Term Limits in State Legislatures
Contribution to Books
The idea of term limits has been around since the founding of our nation. The Articles of Confederation limited representation in the Congress to "three years in six." By 1777, seven states limited the number of terms that an executive officer could serve, and several states (Pennsylvania, Delaware, New York, and Virginia) passed some type of limit on legislators or requirements for their rotation in office. Moreover, six states -- Delaware, Maryland, New Jersey, New York, Pennsylvania, and South Carolina -- limited the terms of some local offices (Petracca, 1992). The concept of term limits for members of Congress was proposed and debated during the Constitutional Convention but was not included in the proposed constitution. The process of ratification featured vigorous debate on the wisdom of term limits. Although left out of the Constitution, term limits and rotation in office remained popular principles throughout the nineteenth century, with most legislators voluntarily leaving office (Swain et al. 2000).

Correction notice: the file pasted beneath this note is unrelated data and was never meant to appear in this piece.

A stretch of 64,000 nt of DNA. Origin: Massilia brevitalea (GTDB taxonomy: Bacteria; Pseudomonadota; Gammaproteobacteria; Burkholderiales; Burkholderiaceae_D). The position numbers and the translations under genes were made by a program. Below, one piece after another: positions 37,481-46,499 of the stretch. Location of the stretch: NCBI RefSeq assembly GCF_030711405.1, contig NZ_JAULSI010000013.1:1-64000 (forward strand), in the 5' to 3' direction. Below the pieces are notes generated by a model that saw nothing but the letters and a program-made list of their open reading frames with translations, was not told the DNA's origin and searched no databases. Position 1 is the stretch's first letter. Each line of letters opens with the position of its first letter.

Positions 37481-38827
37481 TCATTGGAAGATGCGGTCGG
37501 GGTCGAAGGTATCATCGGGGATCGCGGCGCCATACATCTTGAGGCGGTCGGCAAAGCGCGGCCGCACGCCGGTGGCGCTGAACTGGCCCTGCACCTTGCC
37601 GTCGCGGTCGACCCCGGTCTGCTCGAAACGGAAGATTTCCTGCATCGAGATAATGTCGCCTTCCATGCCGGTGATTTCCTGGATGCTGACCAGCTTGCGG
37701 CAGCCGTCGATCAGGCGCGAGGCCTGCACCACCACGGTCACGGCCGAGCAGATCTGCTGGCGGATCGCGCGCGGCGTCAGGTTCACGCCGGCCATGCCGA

Bowser, Jennifer Drage and Moncrief, Gary. (2007). "Term Limits in State Legislatures". Institutional Change in American Politics: The Case of Term Limits, 10-21.